2. To create the buttonhole, find a button of similar width to the finished width of your waistband tie. It’s not crucial the button be the exact same size, as the fabric tie will still easily slide through it.
2. Measuring in 1″ from the side edge and 2 1/2″ up from bottom edge, mark the buttonhole width. Sew corresponding buttonhole in this position. Repeat on opposite side of fabric.
3. Slip finished waistband tie through both button holes, so ends stick out on right side of fabric.
4. With waistband in place, roll up bottom edge of fabric to create a channel for the waistband tie to sit within. Pin in place and sew. Iron flat.
5. Take entire body fabric and wrap it around your torso, wrong side-out, to determine how tight/loose you want your elastic band to be. As you’ll be having straps, this elastic should be more for comfort and less for anti-gravity powers. Once you’ve adjusted it to suit your body, pin the two ends of elastic together.
6. Sew up the body side seam, incorporating the ends of the elastic while also ensuring that you do not catch the waistband ties in this seam.
Attaching the Straps:
1. Customize the strap placement to suit your personal taste. Put the newly assembled body on and, with the help of a mirror or a crafty friend, pin each strap in place, ensuring they are symmetrical and evenly positioned from one another.
2. Fold each strap’s raw edge in on itself, so they will get incorporated into the stitching. Topstitch each strap to the body, ensuring you leave the body fabric gathered evenly; don’t pull it tight or flatten it out. This topstitching should be done directly along the elastic channel stitching line, so they blend together.
3. Once the straps are secured to the front of the body, crisscross the straps on the back and pin them symmetrically from one another. You may need to put the top on again to customize your fit. Position the two 1″ buttons in place, just below the elastic channel, and confirm you like the overall look.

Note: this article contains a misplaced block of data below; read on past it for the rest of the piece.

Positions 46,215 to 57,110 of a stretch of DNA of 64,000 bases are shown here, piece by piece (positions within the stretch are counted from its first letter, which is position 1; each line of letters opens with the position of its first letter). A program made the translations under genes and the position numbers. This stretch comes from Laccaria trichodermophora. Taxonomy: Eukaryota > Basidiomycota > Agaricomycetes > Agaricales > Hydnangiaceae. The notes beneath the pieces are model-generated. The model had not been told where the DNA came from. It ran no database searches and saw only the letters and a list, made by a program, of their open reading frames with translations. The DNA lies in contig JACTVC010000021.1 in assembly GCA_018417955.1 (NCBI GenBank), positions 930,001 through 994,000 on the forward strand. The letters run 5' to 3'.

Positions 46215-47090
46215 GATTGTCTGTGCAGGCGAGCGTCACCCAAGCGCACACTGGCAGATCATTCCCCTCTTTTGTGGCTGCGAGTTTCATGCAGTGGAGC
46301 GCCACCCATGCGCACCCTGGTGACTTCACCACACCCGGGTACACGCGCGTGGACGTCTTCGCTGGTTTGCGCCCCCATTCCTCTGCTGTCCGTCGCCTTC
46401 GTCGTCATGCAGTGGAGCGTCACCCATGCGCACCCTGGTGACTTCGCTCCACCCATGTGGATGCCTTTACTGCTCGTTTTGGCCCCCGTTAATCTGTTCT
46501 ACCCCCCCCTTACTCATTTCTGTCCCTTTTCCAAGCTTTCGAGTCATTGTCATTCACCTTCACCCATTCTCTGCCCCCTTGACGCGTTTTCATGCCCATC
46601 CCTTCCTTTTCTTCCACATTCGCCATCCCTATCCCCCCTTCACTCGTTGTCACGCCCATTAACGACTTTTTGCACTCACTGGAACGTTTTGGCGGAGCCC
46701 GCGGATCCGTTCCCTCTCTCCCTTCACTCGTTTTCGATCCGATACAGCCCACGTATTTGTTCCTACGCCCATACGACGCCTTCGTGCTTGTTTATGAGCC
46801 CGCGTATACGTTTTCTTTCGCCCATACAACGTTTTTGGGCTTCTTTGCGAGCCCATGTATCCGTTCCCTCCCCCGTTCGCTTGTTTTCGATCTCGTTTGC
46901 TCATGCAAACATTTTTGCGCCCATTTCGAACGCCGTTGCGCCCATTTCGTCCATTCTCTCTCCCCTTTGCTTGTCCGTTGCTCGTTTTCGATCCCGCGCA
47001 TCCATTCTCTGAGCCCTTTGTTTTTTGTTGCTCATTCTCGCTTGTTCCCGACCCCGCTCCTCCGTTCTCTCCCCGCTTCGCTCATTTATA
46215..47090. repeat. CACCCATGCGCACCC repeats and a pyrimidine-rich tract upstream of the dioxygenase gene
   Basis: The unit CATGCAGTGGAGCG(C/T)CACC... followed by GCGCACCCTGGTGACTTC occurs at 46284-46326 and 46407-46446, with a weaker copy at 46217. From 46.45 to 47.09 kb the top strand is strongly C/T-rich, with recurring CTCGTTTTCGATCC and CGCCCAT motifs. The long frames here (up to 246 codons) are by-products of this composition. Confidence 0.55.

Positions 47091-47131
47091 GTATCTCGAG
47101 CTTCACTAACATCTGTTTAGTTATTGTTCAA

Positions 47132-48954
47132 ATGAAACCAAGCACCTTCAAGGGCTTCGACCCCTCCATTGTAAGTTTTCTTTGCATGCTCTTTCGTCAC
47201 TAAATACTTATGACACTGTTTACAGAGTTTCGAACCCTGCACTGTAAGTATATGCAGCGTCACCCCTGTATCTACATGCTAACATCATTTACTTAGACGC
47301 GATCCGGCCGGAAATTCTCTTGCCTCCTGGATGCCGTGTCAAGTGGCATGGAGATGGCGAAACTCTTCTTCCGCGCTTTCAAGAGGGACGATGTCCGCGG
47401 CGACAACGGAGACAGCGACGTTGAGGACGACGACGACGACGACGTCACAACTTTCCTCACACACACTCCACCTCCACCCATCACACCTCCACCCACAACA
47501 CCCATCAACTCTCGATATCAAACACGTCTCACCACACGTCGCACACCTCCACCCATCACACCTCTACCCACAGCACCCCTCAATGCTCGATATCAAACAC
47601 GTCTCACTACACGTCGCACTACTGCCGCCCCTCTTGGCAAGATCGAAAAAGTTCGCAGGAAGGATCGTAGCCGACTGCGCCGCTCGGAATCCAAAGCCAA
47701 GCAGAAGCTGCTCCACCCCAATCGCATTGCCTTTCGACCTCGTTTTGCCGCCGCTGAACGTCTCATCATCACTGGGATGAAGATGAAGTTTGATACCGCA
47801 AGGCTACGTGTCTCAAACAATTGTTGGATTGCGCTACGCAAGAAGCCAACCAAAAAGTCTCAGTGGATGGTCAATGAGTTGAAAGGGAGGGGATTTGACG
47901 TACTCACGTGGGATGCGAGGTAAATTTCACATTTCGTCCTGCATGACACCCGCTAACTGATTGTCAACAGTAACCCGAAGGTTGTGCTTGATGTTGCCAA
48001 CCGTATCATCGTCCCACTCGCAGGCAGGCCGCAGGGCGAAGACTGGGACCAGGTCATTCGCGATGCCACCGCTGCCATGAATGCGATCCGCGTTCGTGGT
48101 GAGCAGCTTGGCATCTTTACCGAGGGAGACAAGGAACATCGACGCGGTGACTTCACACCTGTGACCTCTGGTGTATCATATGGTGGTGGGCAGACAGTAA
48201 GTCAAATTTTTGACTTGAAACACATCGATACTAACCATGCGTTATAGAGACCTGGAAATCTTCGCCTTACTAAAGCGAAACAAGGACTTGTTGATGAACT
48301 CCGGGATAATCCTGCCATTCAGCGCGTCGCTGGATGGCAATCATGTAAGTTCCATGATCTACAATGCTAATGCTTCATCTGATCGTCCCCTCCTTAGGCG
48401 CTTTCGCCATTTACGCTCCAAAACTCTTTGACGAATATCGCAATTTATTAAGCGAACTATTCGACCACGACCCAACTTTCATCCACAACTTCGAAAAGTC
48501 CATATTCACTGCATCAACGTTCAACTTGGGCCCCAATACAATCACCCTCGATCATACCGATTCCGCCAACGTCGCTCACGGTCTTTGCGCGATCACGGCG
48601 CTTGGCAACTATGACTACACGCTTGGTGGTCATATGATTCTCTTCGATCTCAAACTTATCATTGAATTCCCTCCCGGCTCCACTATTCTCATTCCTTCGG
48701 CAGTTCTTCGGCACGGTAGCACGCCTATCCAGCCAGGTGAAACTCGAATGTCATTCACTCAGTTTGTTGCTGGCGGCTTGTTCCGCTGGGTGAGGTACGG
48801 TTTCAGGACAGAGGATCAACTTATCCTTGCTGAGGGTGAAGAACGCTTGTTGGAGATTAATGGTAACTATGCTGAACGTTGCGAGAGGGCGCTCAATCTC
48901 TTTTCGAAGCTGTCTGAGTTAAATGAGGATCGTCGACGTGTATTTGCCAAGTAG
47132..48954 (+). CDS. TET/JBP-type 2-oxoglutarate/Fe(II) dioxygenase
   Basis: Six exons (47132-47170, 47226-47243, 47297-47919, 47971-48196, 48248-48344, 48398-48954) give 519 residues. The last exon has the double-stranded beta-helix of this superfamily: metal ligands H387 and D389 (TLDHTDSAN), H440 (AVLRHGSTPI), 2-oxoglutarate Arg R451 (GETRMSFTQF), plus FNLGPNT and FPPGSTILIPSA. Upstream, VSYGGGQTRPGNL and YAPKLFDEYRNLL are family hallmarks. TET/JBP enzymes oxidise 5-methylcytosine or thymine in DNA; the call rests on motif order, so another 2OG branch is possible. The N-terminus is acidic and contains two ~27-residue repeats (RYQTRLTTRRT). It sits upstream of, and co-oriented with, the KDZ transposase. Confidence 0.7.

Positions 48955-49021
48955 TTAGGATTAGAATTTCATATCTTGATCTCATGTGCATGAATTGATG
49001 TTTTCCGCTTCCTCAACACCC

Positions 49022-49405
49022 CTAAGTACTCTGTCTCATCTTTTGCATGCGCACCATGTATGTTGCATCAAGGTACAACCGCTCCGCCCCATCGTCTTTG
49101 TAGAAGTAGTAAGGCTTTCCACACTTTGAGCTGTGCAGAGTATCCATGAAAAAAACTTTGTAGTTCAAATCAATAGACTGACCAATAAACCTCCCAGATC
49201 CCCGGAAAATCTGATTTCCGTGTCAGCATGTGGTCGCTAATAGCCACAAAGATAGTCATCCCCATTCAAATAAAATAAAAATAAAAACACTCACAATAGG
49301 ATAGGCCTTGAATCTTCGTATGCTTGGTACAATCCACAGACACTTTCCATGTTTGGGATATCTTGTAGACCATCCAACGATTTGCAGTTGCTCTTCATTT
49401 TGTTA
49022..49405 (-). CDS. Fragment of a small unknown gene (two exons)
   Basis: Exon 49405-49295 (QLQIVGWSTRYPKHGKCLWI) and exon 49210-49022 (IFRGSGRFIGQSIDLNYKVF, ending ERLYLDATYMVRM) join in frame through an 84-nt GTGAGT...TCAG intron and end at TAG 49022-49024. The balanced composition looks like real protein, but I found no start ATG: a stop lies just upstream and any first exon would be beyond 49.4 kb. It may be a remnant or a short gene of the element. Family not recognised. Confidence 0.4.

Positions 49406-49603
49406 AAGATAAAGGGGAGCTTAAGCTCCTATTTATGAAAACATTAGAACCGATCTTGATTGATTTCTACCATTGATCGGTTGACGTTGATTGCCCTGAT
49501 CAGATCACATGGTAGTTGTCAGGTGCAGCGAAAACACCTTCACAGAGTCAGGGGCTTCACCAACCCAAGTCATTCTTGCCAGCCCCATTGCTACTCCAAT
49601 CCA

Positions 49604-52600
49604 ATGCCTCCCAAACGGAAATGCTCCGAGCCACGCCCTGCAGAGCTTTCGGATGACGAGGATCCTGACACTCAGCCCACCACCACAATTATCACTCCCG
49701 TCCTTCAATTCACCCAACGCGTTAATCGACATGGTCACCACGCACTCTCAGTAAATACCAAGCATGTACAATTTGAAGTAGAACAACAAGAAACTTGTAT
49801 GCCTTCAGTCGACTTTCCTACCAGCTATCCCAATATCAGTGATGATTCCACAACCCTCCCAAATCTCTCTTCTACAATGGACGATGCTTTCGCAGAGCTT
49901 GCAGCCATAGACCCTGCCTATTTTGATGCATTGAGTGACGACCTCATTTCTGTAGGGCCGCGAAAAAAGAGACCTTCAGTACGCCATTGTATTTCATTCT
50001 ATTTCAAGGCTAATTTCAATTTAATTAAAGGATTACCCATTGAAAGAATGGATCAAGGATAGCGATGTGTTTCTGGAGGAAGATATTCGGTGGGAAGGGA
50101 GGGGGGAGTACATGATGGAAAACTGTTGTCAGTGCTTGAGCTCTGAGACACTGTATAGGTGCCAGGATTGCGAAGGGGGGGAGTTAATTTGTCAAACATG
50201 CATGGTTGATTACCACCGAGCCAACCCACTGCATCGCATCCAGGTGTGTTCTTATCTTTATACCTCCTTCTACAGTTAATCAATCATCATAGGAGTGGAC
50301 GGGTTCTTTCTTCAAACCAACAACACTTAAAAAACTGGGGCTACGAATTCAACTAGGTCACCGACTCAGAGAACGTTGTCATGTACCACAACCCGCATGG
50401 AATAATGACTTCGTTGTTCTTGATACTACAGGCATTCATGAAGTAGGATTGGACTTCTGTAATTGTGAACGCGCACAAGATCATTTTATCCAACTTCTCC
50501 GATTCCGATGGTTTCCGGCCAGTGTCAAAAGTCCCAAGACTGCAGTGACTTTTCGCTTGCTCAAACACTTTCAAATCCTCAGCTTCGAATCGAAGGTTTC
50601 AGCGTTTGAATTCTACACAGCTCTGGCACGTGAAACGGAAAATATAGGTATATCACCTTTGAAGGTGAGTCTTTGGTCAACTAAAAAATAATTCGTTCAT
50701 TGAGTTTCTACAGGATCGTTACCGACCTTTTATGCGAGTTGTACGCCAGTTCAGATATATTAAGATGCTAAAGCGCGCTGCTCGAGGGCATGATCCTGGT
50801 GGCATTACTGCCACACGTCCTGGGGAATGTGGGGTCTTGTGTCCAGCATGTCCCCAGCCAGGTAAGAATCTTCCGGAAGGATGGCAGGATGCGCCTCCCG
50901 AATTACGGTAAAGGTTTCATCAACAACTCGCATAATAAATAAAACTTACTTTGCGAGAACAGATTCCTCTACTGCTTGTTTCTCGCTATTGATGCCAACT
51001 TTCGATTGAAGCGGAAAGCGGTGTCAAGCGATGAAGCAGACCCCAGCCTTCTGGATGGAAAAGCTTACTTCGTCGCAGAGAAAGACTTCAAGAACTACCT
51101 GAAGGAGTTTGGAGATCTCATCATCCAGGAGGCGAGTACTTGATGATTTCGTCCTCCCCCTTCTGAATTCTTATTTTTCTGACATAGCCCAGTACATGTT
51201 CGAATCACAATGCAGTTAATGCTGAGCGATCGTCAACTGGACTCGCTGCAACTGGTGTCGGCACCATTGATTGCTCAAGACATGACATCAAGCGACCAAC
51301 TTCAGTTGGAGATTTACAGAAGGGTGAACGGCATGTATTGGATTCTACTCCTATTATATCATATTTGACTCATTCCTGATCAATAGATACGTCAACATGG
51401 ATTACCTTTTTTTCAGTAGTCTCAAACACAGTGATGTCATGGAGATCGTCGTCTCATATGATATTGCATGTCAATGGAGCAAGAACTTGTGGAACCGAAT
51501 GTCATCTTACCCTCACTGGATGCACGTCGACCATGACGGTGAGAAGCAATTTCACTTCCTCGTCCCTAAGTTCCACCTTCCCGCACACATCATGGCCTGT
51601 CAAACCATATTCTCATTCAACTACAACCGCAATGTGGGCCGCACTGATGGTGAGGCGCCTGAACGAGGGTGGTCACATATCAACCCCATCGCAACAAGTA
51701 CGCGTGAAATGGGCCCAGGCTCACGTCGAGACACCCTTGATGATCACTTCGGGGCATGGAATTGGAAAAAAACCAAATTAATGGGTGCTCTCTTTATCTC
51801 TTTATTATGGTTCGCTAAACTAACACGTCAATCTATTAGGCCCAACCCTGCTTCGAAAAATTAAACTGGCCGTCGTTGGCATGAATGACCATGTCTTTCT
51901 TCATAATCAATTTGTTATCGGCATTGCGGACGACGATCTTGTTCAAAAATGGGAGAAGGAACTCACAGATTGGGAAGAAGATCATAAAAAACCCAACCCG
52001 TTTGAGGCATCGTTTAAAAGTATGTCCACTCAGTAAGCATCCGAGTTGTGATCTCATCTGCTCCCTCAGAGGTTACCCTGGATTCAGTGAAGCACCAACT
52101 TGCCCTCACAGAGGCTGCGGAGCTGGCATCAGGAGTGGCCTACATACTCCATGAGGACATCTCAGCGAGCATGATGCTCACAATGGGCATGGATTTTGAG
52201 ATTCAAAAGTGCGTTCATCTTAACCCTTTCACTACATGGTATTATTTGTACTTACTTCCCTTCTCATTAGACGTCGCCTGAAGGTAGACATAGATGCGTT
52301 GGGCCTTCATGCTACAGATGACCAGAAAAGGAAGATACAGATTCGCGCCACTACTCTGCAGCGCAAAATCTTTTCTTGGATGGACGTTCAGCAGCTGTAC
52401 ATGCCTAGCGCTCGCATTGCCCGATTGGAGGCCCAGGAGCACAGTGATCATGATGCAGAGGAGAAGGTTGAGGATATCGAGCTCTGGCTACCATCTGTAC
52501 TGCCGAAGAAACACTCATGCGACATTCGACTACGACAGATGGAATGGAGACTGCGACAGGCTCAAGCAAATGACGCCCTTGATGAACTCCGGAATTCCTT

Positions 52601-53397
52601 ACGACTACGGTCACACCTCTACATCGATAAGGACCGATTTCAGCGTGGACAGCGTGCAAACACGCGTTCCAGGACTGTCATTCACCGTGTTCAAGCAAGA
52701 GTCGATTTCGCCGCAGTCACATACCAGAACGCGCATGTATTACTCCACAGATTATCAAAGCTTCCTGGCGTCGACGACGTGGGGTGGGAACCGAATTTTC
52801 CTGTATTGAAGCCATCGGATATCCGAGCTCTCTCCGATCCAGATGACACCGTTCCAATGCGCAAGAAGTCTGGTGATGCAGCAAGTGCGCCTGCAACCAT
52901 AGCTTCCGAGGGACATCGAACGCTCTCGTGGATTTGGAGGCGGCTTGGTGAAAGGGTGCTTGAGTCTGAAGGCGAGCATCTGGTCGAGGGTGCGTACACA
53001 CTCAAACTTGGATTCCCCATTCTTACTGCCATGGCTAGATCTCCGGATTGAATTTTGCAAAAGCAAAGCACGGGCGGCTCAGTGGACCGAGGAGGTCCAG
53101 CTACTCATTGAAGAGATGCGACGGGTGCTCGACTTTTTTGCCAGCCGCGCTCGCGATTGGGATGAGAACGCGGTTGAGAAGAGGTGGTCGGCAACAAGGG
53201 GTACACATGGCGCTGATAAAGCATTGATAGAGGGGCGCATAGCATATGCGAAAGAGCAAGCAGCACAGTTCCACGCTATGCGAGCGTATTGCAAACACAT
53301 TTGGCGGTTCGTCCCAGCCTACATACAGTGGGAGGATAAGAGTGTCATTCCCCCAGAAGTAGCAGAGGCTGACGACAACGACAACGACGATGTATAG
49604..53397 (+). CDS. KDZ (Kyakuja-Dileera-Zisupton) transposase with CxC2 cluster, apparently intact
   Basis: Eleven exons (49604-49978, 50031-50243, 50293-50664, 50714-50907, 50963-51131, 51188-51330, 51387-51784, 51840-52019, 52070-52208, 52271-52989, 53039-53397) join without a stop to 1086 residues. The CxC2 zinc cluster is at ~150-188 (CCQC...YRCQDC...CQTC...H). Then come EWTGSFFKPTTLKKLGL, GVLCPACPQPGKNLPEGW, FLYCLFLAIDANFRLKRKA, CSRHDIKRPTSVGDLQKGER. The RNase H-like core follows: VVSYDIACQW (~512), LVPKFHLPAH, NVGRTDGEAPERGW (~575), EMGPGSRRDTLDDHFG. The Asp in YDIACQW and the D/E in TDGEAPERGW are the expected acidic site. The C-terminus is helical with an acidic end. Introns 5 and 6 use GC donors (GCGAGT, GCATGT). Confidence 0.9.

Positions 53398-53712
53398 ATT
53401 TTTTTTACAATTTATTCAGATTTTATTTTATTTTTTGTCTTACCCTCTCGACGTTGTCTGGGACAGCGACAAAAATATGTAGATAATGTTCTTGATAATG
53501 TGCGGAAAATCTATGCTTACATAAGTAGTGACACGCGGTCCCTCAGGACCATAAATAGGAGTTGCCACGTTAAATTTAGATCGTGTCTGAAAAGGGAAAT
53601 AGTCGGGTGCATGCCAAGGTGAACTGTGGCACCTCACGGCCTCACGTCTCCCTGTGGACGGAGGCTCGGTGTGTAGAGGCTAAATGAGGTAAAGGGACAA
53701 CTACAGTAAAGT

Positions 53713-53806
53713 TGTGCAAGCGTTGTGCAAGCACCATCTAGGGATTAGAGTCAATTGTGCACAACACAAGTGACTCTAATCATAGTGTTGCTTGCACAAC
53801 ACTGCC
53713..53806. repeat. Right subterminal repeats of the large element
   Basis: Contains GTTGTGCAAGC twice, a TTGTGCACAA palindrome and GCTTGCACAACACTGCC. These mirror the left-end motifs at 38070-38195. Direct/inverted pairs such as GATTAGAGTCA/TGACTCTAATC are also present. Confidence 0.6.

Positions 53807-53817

4. Once the positioning is to your liking, make a pencil mark on each of the straps where a corresponding buttonhole will be made for each of the two buttons.
5. Carefully move the straps out of the way, leaving the buttons exactly where you placed them. Sew each button in place to the back of the body.
6. Sew buttonholes where you marked them on back of each strap. Use a spare third button for measuring the buttonhole length, or simply adjust your buttonhole foot to match the 1″ button measurement.
Your Cops ‘N’ Robbers Crisscross Box Top (say THAT 10 times fast!) is now done!
Pair it with jeans or a skirt. For a twist, put it under a tank top or thin long-sleeved shirt for a fun layered look. Wear it with the waistband tie cinched or loose, your choice!
Being surrounded by a bunch of criminals has never felt so good, plus, unlike them, you have a clear conscience. Law-abiding and fashionable? Case dismissed!
It’s a look I’m hoping you’ll “line up” for. Hardy har har.
Samarra Khaja is an artist, illustrator, licensed textile designer and proud lefty. She once gave an art history lecture at the Texas Medieval Conference about representations of the Virgin Mary in medieval European apse mosaics. She also assumes everyone else’s high school experience included an annual toothpick bridge-building contest that they fell over themselves to participate in, much like she did.